How do we describe your own concept?
The process of farming is called soilless farming; farming without soil. The idea of soilless farming is not to replace soil but to complement soil. By that I mean, we have different modes of transportation in the world. You can either go by air, land, sea or use leg. However, you are not going to be so rich that you will use airplane to fly from your bedroom to living room. But there is a place the airplane comes in. There is a point the train, ship, car or motorcycle will come in. When it comes to soilless farming, it is meant to close a specific gap in the agricultural value chain. We understand the fact that in Nigeria, we do not have good roads and because of that, transportation of produce from interior villages, where some of these perishable crops are produced, to the city takes a lot of effort. This means that the farmer tends to lose a lot or better still the middleman, which is not helping agriculture.
Soilless farming is to ensure that we can bridge the gap between the rural area and the urban area. So, perishable crops like vegetables can be grown in the city within a little space, such that you don’t have to worry about the road-long transport.
Also, you realize there is a season when tomatoes become very cheap and there is a season it becomes very expensive and the reason for these is because there is a change in weather. But what if we could produce tomatoes without depending on weather, it means the price of tomatoes will drop drastically. That is where soilless farming comes in to ensure that we can produce all-year-round at the same cost. The price of production becomes stable, making the price of food stable and even drop.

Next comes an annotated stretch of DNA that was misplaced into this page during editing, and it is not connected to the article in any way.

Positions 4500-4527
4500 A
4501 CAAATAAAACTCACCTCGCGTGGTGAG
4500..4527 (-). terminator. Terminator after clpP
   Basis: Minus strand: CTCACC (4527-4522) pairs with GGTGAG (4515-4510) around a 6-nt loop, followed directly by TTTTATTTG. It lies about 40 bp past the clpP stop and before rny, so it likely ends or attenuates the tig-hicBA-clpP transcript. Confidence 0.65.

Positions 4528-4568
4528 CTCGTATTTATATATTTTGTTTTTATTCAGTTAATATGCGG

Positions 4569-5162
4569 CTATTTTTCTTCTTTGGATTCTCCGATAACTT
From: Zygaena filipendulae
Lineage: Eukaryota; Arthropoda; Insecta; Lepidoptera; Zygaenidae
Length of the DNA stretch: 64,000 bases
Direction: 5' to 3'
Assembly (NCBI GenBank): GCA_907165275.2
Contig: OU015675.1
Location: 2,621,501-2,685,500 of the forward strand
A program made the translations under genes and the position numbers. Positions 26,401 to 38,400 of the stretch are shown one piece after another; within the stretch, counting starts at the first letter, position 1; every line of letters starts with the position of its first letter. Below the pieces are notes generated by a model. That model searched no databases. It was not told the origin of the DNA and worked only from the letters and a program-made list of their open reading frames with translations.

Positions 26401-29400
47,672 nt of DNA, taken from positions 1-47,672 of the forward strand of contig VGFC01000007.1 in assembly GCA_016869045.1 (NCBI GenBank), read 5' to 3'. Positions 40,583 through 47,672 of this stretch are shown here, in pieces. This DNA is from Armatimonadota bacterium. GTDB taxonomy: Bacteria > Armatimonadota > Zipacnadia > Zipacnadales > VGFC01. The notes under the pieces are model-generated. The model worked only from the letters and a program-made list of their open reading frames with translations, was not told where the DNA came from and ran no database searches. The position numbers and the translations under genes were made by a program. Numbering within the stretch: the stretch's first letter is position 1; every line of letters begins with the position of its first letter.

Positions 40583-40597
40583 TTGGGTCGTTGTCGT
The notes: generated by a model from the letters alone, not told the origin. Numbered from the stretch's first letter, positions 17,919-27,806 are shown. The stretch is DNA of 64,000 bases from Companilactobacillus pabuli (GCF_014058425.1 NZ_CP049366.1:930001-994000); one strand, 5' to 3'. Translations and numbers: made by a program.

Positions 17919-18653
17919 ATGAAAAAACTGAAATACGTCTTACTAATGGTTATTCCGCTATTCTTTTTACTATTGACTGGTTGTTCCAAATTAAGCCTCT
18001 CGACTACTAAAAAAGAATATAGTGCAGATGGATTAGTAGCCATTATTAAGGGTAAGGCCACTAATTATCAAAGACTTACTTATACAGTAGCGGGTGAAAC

What exactly goes into the process of soilless farming?
Many people have done soilless farming in their houses but did not know because it was something really small. I try to explain by asking, do plants need soil to grow and obviously the first answer I get is yes, they should need soil. Then I ask the next question which is, if plants need soil to grow, why do we apply fertilizer to the land? And the answer I get is to supply nutrients to the land if the nutrients in the land are not enough. So, what if I can supply nutrients to the plants without the soil, will the plants grow? The answer is yes. So the question then becomes what is the function of the soil if the soil is not the one supplying nutrients? You realise the function of the soil is to act as a support system for the plant. The other function is to help in water retention. Also, it is for aeration. People don’t understand the root of the plant also needs to breathe. Once we understand these functions of the soil, it is now easy to find an alternative that can play the function of the soil. Examples are things like charcoal and others.